Macrium Reflect 5 review
Not one for novices, but beneath the dry surface is a rich and focused suite of powerful backup tools
We reviewed Macrium Reflect 4.2 in April 2008, so we were as surprised as anyone to discover it’s only recently reached version 5. In the intervening years we’ve seen the competition shift backup into the realm of the novice, with Acronis True Image 2012 and Carbonite making it delightfully simple to squirrel your important files away locally or in the cloud.
Macrium Reflect 5 doesn’t do that – in fact, it wouldn’t be at all unfair to say the interface is just a Windows 7 re-skin of its 2008 self.
It’s all dropdown menus and an overload of information, with the only real interface upgrade being the addition of drag-and-drop for partitions and backups. It isn’t novice-friendly, instead it’s more suitable for advanced users who know VBScript and MS-DOS scripts, and the good news is that those users will find a lot to like.
It covers all of the essentials, with the ability to image entire disks or partitions, perform incremental and differential backups with 256-bit encryption, as well as a basic folder backup. Technically, you can specify individual files within those folders, but only via wildcard filters and file-type inclusions – this isn’t really one for picking and choosing, as you may do with Carbonite. It does give you an option to back up everything needed for a working Windows installation, which gathers the relevant partitions into one single image.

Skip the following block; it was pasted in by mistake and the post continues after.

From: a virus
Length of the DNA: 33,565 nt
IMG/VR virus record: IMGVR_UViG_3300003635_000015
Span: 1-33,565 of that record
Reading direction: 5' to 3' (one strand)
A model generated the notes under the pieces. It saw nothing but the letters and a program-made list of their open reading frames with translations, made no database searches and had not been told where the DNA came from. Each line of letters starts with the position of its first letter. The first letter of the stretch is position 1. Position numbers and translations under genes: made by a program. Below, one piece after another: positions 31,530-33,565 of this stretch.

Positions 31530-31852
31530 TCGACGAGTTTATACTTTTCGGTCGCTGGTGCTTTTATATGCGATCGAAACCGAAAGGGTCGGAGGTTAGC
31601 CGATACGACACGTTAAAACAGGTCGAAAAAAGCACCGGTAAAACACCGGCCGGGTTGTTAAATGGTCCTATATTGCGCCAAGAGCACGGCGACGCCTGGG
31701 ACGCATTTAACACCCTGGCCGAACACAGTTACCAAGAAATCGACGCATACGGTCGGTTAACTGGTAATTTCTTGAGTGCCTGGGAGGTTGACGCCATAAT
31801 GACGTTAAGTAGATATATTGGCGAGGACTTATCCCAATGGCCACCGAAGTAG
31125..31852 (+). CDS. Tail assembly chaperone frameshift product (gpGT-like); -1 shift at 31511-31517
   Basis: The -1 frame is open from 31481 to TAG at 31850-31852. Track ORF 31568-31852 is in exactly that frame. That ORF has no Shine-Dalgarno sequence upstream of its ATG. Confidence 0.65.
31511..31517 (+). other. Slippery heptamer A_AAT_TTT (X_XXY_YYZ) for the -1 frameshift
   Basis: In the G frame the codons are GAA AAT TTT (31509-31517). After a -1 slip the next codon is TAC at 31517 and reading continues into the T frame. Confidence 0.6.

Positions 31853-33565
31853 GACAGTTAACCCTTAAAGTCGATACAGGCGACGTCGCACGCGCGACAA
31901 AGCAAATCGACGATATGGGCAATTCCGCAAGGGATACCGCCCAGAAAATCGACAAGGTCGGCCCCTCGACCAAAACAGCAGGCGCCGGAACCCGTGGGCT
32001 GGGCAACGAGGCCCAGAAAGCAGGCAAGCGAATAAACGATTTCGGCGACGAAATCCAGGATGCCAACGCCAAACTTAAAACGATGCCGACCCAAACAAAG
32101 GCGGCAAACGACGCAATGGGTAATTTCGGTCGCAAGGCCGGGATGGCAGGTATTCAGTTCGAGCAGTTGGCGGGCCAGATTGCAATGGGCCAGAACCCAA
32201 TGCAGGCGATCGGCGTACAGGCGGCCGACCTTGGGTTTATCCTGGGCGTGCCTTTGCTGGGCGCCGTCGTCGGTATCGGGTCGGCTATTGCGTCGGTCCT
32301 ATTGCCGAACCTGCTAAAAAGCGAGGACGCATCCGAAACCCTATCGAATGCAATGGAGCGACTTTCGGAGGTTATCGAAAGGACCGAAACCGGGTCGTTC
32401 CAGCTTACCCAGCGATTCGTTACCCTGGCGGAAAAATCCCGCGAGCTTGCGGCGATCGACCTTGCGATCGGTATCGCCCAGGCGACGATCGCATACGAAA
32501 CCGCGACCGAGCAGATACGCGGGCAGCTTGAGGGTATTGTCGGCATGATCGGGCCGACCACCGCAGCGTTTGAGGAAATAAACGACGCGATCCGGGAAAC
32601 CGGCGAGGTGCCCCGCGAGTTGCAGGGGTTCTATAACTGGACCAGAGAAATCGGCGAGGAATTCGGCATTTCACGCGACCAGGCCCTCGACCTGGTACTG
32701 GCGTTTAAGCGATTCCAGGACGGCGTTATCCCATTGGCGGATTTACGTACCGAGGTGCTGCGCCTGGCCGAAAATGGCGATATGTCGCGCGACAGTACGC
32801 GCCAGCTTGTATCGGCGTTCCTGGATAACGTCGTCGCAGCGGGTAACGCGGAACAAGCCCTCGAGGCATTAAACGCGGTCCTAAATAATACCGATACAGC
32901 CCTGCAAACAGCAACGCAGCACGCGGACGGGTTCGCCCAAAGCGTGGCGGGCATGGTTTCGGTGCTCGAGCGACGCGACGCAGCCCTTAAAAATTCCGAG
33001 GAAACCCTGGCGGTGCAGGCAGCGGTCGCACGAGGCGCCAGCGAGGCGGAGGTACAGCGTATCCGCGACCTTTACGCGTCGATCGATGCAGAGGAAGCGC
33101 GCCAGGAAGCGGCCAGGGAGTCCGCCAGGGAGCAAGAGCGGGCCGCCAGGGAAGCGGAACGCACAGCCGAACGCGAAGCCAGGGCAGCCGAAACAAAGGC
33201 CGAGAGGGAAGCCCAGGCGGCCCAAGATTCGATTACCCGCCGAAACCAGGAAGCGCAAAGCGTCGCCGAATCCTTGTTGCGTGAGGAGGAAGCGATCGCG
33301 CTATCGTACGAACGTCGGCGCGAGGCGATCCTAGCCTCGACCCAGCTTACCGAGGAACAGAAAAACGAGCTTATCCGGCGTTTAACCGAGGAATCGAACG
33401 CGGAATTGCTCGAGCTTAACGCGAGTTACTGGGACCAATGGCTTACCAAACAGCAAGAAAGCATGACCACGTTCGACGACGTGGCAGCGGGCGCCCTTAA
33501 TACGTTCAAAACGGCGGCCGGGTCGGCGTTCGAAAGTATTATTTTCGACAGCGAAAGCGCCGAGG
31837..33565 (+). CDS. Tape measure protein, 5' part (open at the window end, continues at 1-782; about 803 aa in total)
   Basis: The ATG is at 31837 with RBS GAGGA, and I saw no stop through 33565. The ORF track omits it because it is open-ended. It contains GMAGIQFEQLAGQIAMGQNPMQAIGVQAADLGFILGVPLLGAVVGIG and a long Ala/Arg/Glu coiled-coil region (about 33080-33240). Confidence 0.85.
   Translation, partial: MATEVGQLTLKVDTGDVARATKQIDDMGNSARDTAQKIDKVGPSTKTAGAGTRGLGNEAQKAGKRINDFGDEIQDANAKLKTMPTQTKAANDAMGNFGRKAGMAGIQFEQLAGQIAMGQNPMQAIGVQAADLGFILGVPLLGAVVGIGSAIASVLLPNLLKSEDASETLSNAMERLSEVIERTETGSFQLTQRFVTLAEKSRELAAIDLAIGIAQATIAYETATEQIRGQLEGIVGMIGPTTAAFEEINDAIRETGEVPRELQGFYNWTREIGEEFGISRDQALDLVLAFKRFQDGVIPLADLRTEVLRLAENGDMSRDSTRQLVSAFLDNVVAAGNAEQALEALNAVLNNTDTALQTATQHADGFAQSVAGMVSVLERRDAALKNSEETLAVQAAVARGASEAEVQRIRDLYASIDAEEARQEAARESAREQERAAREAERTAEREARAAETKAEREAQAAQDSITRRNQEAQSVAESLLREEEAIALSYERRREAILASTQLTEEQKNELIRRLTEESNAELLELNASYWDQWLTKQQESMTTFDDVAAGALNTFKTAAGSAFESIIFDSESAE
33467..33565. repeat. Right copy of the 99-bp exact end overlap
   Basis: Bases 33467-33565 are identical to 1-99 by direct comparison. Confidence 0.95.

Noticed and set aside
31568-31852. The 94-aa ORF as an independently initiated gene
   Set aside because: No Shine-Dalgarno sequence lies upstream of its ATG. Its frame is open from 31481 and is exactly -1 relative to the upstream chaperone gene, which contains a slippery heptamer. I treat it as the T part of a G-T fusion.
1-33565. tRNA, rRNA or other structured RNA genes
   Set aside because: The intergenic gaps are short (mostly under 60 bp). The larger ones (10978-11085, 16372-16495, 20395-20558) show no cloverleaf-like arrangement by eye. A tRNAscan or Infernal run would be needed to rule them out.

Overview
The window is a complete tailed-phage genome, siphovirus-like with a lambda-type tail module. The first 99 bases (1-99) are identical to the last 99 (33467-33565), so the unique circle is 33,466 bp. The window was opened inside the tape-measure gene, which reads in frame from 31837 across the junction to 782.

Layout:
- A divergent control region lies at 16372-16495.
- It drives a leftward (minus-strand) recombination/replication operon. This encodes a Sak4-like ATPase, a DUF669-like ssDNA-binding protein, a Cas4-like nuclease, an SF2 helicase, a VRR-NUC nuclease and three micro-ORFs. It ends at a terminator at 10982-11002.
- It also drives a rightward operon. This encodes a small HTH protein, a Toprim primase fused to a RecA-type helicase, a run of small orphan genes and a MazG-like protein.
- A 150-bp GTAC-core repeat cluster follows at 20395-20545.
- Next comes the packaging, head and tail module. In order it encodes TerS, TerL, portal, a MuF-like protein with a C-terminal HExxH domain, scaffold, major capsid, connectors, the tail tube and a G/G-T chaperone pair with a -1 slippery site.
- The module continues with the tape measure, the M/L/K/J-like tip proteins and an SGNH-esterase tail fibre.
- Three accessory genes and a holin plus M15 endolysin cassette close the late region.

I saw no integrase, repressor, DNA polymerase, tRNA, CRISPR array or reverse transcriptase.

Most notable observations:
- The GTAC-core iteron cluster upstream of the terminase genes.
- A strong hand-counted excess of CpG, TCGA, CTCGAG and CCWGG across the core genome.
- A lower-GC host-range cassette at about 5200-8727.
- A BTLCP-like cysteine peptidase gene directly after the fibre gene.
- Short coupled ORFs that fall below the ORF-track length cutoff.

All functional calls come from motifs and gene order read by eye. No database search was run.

You can mount a backup as an image to easily browse its contents in Windows Explorer, and if you’re restoring whole disks you can rejig partition sizes as you go. It also directly clones entire disks, and you can restore disks to a different computer (or server if you opt for the £48 Professional version). As with many backup suites, Macrium lets you create bootable rescue discs and add an extra option to your boot menu for emergency restores – it also supports UEFI systems.
It does all of this very well for the most part, with email notifications, a detailed scheduler and the ability to rotate backups across several destinations for added security. In fact, for pure backup it does everything Acronis can do, albeit without the same level of polish. What Macrium Reflect 5 doesn’t do is extend into other territories: there’s no file synchronisation, and no online component to speak of. With other suites getting increasingly bloated, the type of user Macrium is aimed at will surely see that as a good thing. If you know what you’re doing, and want control over your drives and their contents, for £36 it isn’t a bad choice at all.
|Software subcategory||Backup software|